• Support for a graduate student or undergraduate student to assist with the design of activities or implementation or assessment of course transformation efforts.
  • Books or other publications on teaching innovations
  • Hourly support for an undergraduate peer mentor or teaching assistant.
  • A site visit to another campus to learn about innovative course design elsewhere. Please make a clear connection between the visit and the goals you have for transforming your course.
  • Supplies and software for implementing new learning activities or assignments (note that if the supply/software requires renewal each year, you will need to address how you will sustain the innovations in future years without grant funding)

Selection Criteria. The highest funding priority will be given to proposals that:

  • Involve teams of faculty working on the design of one or more courses.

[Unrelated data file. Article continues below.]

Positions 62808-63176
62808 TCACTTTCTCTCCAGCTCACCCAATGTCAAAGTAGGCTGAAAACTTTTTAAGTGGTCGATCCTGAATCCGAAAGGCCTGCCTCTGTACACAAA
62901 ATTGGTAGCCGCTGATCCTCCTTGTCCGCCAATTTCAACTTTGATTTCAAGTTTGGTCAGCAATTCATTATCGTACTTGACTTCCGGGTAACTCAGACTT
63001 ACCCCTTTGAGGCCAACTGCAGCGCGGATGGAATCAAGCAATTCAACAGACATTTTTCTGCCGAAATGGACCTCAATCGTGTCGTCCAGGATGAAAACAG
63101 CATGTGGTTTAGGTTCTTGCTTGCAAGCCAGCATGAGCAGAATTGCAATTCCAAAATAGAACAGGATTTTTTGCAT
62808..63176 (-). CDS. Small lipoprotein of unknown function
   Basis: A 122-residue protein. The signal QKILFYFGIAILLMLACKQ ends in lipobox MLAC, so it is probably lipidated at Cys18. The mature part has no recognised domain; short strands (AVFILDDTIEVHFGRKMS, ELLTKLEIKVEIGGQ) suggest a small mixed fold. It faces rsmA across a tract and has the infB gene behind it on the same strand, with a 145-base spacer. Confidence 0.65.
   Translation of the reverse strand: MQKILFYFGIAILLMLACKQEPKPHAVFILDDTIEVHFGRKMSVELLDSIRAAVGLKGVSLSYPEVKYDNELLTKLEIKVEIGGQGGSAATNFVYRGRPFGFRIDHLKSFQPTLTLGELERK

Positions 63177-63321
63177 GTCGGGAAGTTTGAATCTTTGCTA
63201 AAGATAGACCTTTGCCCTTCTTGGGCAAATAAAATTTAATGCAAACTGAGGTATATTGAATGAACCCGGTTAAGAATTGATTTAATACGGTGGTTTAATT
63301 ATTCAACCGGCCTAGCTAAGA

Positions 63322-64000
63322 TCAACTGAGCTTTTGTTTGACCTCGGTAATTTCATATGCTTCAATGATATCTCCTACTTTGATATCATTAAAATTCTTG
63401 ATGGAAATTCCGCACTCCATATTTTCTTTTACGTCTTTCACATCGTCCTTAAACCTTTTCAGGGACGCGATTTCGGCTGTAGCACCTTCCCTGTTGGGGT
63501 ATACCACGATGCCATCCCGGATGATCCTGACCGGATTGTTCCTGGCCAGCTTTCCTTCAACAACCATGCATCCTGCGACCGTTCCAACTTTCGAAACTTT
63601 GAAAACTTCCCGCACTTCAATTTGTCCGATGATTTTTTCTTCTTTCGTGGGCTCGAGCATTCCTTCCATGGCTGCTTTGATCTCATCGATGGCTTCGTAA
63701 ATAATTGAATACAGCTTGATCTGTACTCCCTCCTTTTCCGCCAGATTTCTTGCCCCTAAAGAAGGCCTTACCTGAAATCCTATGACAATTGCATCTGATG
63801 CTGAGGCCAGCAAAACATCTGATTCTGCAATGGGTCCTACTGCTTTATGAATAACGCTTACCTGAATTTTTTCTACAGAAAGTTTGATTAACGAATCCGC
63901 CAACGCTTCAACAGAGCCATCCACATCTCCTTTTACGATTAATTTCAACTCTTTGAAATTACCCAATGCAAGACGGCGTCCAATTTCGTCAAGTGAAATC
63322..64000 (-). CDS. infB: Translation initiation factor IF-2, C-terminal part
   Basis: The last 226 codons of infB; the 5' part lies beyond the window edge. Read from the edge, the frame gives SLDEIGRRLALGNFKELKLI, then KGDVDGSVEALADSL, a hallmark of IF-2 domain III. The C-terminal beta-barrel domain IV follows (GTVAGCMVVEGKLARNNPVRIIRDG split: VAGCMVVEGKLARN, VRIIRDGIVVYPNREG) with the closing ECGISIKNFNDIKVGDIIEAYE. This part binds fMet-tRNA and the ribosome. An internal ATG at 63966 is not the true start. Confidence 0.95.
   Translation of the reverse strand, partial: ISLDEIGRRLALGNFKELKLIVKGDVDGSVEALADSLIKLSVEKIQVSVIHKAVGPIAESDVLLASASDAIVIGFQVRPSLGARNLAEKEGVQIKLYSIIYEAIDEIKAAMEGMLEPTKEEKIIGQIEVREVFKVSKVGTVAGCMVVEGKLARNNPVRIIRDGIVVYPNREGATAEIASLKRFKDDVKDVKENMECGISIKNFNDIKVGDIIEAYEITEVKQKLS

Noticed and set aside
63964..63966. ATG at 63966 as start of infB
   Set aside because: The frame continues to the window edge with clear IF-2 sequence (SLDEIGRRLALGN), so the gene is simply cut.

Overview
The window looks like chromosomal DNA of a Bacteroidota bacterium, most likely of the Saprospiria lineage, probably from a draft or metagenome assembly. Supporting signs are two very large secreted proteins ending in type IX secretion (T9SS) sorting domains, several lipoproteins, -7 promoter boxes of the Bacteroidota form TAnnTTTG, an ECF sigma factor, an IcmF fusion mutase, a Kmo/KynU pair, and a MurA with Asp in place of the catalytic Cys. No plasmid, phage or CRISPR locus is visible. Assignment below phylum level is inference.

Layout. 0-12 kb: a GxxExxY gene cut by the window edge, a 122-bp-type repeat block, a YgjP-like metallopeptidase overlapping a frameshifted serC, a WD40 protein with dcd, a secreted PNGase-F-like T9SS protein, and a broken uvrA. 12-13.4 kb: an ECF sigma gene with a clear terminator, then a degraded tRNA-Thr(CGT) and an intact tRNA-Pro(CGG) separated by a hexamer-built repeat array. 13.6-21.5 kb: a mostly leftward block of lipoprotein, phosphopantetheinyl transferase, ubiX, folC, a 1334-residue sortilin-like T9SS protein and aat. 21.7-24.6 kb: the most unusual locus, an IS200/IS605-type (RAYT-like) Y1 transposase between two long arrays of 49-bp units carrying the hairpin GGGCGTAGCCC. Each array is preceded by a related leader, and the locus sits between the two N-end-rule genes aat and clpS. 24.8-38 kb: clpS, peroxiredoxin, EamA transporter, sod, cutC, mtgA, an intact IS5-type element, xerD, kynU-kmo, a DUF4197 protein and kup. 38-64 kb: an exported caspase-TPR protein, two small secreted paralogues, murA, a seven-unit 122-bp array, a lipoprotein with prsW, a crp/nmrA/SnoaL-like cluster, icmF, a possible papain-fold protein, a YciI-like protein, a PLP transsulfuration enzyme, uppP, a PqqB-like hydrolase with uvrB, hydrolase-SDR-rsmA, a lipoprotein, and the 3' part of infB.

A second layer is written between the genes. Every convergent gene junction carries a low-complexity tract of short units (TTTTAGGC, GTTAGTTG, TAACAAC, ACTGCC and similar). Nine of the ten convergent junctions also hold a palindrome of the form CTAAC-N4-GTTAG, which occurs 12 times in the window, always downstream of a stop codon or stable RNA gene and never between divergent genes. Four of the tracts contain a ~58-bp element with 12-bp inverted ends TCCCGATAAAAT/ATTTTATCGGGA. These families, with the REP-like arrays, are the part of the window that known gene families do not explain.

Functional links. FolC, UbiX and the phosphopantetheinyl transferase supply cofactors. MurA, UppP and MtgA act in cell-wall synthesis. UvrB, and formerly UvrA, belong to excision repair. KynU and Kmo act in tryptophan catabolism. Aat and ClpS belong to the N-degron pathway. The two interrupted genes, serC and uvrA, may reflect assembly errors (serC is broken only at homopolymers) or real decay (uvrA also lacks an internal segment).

• Involve two or more courses.
  • Include an assessment of the impact of course enhancements on student learning outcomes.
  • Support sustainable course revisions that have the potential to last beyond the funding period, or have other long-lasting outcomes.
  • Include a commitment to sharing their work with the KU community through participation in teaching venues (e.g., CTE workshops or Teaching Summit, CODL Lunch and Learn).

In addition to the criteria above, proposals will be judged on clarity of goals, impact on undergraduate or graduate education, the degree to which multiple faculty are engaged, and planned budget expenditures. Previous Course Transformation Grant awardees and project synopses are listed here.

Questions? Contact CTE's Teaching Innovation Program Manager, Kaila Colyott.

Join us at the Teaching Summit

KU's annual Teaching Summit will be held on Aug. 18 from 8:30 a.m. to 1 p.m.

This year's theme is What Next? Envisioning Teaching and Learning for the Next 25 Years. The Center for Teaching Excellence will celebrate its 25th birthday this fall, and the Summit theme reflects that special milestone.

Dr. Michael Dennin of the University of California, Irvine, will present the keynote, which will focus on how higher education can open new paths to success for students by building on strengths and breaking down barriers.